As animations go, this one might not be as flashy as some other recent releases but 'The Ant Bully' has a lot going for it, not least its all-star line-up and the simplicity of its storylines, that never lead you into a labyrinth.

Lucas Nickle (Tyler) is your typical 10-year-old (but for the fact that he looks about seven-years-old!). He just wants to fit in with his peers and, as the petit one of the neighbourhood, really struggles with this. When he comes under fire from the street bully Steve (Jeffrey), Lucas decides to hit back. But not at the bully - nobody likes fighting a losing battle - no, instead he takes out his frustrations on an ant colony in his front garden... with a water gun.

Meanwhile, back at the ranch - I mean colony - the ants are planning to strike back against 'The Destroyer', optimistic bunch that they are. Zoc (Cage), the inventor of the group, is busy rubbing rocks together and chanting spells to make a groundbreaking new formula, while his other half Hova (Roberts) hums the 'look on the bright side' mantra incessantly.

When the potion finally comes together the ants creep into Lucas' room in the dead of night and shrink him down to their size (quite literally) so that they can attempt to educate him on their ways and help bring about change in the wider human world. (Ah, if only everything in life was that simple.)

As a 'human ant' Lucas (or "Peanut" as his mother likes to call him) meets much resistance in the colony but when the Ant Queen (Streep) orders that he is not to be harmed he is given a chance to prove himself – learning how to forage and climb like a real ant, with chuckle-worthy tuition from forager Kreela (King) and scout ant Fugax (Campbell).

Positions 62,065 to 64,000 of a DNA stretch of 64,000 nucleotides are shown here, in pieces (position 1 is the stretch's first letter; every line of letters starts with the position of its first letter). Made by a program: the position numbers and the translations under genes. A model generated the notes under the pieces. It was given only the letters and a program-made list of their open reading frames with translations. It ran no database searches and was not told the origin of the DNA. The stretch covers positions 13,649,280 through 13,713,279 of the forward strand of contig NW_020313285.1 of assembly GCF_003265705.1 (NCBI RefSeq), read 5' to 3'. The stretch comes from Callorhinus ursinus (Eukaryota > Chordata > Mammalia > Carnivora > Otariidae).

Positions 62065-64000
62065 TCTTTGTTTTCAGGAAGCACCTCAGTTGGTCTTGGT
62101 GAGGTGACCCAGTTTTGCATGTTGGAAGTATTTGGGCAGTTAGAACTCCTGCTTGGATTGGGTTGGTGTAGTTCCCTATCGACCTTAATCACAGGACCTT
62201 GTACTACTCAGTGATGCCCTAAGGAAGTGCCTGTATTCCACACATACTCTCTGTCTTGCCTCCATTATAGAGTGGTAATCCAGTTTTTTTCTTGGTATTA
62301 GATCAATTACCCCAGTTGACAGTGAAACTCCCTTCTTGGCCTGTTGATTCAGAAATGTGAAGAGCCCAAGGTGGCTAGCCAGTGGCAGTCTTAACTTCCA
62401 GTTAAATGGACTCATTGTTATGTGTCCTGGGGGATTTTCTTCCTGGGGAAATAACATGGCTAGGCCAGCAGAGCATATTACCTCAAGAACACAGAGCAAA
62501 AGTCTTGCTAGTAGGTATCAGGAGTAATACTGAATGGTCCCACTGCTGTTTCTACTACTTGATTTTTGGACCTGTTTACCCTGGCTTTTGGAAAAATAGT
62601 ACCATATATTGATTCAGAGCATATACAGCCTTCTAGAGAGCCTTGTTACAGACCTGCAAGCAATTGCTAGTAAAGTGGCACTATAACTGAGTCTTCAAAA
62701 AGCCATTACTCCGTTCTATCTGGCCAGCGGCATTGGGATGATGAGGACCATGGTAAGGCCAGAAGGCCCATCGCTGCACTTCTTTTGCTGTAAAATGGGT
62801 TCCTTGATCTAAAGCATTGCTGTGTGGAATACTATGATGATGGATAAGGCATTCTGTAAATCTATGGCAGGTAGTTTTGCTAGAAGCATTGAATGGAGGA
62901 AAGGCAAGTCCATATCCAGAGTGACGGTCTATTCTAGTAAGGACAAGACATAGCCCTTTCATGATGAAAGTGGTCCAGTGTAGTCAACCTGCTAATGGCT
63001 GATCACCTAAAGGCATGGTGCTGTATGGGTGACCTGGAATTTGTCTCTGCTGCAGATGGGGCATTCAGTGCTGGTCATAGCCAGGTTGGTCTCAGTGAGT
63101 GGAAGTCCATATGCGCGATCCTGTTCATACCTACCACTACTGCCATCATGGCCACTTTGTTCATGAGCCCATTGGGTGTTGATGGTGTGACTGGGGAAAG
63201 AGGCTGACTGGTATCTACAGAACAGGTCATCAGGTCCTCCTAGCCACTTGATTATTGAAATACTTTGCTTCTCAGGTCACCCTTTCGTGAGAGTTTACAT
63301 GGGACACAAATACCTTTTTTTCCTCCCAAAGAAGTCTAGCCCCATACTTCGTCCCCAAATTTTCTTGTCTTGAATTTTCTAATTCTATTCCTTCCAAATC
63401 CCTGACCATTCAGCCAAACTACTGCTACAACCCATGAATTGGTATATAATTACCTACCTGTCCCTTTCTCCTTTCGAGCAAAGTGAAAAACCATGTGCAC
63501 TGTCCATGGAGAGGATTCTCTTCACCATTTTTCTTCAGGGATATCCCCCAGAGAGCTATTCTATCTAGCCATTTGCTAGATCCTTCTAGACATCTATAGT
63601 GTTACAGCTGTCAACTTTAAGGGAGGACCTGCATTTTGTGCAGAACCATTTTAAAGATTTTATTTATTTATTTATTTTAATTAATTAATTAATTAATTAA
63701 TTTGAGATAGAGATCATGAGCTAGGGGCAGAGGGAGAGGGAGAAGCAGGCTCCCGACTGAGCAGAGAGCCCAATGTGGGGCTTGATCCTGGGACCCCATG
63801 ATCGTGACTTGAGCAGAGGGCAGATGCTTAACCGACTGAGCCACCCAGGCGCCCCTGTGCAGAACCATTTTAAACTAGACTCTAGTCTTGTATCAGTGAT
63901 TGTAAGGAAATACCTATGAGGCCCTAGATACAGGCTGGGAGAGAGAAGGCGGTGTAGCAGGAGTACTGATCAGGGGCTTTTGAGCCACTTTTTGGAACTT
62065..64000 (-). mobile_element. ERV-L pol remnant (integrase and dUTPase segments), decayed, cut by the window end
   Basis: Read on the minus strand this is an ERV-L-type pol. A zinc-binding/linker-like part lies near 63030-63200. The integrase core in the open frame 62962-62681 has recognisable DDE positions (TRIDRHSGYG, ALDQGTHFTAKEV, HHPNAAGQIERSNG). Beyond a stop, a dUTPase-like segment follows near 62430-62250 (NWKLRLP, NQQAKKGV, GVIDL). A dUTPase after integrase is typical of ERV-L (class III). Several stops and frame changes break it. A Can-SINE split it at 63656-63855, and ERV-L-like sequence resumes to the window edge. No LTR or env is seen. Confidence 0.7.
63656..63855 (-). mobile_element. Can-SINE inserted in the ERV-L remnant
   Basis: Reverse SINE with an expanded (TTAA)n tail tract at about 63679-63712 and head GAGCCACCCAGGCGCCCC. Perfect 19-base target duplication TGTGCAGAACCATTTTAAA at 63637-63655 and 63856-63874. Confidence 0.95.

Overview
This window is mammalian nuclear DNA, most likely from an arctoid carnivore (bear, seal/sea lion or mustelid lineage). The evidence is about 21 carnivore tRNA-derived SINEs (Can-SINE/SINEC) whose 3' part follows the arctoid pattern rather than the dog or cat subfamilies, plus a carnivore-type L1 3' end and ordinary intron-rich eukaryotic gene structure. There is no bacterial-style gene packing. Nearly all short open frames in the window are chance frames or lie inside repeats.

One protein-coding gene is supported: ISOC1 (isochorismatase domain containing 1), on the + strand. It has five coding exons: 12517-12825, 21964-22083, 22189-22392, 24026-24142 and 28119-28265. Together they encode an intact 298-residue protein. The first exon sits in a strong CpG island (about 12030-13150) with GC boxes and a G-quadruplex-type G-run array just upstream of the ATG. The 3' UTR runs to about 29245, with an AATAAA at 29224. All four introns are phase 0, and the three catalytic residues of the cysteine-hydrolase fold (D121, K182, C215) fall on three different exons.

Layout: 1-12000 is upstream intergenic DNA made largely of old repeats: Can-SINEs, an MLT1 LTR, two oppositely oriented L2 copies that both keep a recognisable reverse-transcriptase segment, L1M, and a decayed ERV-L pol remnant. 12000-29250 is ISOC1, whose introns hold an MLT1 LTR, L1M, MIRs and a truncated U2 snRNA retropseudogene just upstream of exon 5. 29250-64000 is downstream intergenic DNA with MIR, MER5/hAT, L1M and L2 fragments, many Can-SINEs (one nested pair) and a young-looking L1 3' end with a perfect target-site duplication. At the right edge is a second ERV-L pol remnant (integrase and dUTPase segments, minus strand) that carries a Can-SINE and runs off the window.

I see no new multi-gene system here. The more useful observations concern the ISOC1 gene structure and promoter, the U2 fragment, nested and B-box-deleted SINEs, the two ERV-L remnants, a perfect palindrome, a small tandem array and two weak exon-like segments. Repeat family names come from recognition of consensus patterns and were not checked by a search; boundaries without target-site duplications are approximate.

But, just as life becomes dandy for Lucas and this new ant friends, trouble is never far away. And when exterminator Stan Beals (Giamatti) - hired by the old, uneducated, ant-killer Lucas that we met at the start of the film - arrives in the Nickles' garden intent on wiping out the population of the colony, heroic action is called for.

Sure, its message is blatant to an adult audience but kids will lap up the good versus evil antics and probably find this a thrilling encounter of boy-meets-nature. Some of the action sequences in the colony are great and the sparse humour is enough to keep you relatively amused. The voices provided by the all-star cast are not found wanting either, with Regina King particularly impressive in her minor role as tutor to the baby ants.

'The Ant Bully' doesn't outstay its welcome, never verves off track with its pleasantly-presented moral message and is very easy viewing. Time well spent? Certainly not time wasted.

Linda McGee